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The Moments All Parents Forget to Capture of Their Kids

Photograph by Twenty20

Last year, my son and his class recited a handful of poems for the school’s arts festival. Midway through their reading, I stopped to survey the audience. What did I see? Not a gymnasium full of parents watching a second-grade poetry performance, but a gymnasium full of parents watching tiny rectangular recordings of a second-grade poetry performance.

I was one of them: smartphone in hand, held at arm’s length, planting a screen between me and the moment I was supposed to be enjoying.

The ubiquity of recording devices during children’s performances, games and events isn’t all that new. Our generation of parents lights the audience with our glowing smartphones just as our parents once clogged the performance hall aisles with their camcorder tripods.

It’s what we parents do: We get in each other’s ways in our efforts to document our own special-snowflake children. And while there are plenty of arguments to dissuade us from this practice—including ones related to general politeness—few of these arguments push us to ask deeper questions about what, exactly, we should be recording in our children’s lives.

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Are we recording the events that our future selves will actually want to watch?

Are we capturing the moments that we do, in fact, want to commit to perpetuity?

What will we want to remember about our children when we are old—and, if we’re lucky, when they are old, too?

My husband's parents have a tape recording of him at age 3, talking at length about Darth Vader and Jabba the Hut. On a superficial level, the content of this recording is not terribly unique. Nearly every kid in the '80s (and subsequent decades) rambled on and on about "Star Wars."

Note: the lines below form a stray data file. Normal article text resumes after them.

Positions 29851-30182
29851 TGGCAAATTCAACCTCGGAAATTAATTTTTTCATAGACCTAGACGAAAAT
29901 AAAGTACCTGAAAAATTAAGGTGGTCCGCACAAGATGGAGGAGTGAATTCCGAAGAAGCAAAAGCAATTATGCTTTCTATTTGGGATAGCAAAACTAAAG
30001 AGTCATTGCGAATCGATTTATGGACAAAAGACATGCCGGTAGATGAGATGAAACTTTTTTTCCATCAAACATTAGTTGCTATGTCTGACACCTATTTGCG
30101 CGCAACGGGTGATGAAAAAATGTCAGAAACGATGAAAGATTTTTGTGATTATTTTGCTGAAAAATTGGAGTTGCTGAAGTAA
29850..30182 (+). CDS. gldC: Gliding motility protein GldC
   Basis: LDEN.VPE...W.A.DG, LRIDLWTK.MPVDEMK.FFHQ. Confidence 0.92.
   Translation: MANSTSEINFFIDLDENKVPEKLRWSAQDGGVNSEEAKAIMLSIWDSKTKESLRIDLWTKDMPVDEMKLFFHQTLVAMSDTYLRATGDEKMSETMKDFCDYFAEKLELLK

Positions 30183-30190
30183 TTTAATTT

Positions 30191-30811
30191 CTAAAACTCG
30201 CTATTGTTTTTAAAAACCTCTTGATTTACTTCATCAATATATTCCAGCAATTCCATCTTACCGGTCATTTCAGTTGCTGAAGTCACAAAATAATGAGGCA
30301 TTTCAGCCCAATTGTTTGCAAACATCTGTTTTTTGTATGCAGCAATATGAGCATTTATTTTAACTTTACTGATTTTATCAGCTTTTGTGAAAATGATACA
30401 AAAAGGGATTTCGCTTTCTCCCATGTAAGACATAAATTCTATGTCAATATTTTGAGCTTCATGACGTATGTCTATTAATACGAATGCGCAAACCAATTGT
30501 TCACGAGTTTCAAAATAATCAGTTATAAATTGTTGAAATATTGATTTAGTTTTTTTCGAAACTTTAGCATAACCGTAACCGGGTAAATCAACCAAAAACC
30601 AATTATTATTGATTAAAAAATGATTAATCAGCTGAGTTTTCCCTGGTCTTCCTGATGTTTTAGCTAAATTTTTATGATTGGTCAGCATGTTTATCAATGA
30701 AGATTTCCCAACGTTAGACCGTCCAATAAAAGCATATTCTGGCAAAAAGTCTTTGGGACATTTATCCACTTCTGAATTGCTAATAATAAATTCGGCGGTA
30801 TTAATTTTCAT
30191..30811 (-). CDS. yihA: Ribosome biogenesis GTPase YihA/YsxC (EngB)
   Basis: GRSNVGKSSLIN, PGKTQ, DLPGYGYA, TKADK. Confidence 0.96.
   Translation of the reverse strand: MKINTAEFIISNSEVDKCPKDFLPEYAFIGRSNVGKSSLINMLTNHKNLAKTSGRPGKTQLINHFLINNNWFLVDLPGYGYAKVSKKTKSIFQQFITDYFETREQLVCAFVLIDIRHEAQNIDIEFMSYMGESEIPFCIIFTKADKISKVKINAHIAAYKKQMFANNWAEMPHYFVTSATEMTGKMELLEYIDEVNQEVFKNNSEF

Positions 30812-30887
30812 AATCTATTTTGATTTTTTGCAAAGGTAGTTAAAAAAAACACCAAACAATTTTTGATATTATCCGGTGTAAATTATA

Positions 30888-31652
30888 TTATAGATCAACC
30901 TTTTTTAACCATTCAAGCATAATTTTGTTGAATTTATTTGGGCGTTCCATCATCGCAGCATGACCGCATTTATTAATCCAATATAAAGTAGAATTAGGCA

And so I asked myself: What do I want to remember about them as they are right now?

And yet all these years later, my in-laws return to this recording again and again. They have many other special videos, including an adorable recording of his performance in a third-grade play. But it’s this ordinary moment—a little boy waxing sentimental about “Doth Vaduh and Jobba Hut”—that encapsulates something truly special for his parents.

We record the major events in which our children are participants, performers and players. But do we take the time to record the moments in which they are not performing? When the masks—both the literal and the metaphorical kind—are off? When, instead of reciting lines, they are simply rambling on and on?

A child’s deep self, if there is such a thing, is ephemeral. Small kernels of personality might remain throughout their lives, but their quirks and interests and funny little sayings are heartbreakingly short during childhood. This 2-year-old might seem like a completely different person at age 8. And that 8-year-old might seem unrecognizable, even to themselves, at age 16.

And so I asked myself: What do I want to remember about them as they are right now? What pieces of their current selves will disappear in the coming years?

In that moment, I knew precisely what I wanted to record.

I picked up my phone, held it at arm’s length and walked over to my 4-year-old, a boy whose mispronunciations of words are so adorable that they break my heart, but so obvious that they are sure to disappear sometime before he’s far beyond age 5.

“Say 'robot,'” I said to him, hoping that his words hadn’t grown up without me noticing.

“Robonnet,” he said.

The point, I think, is to reimagine what “something special” is.

I was so pleased. This word is him, right now, at age 4: so sweet you want to smoosh a kiss right on its chubby cheek.

“Say 'preschool,'” I continued.

“Pretty school.”

And finally, “Say 'tomorrow.'”

“Tomarner.”

Though I would have much preferred to record him saying these words in context, unprovoked, the words themselves were what mattered to me.

They are part of what makes him special.

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So perhaps the point isn’t to stop recording our kids engaging in special events. Nor is it to record our kids doing “nothing special.”

The point, I think, is to reimagine what “something special” is.

And once we know what that is, it’s time to hit the record button.

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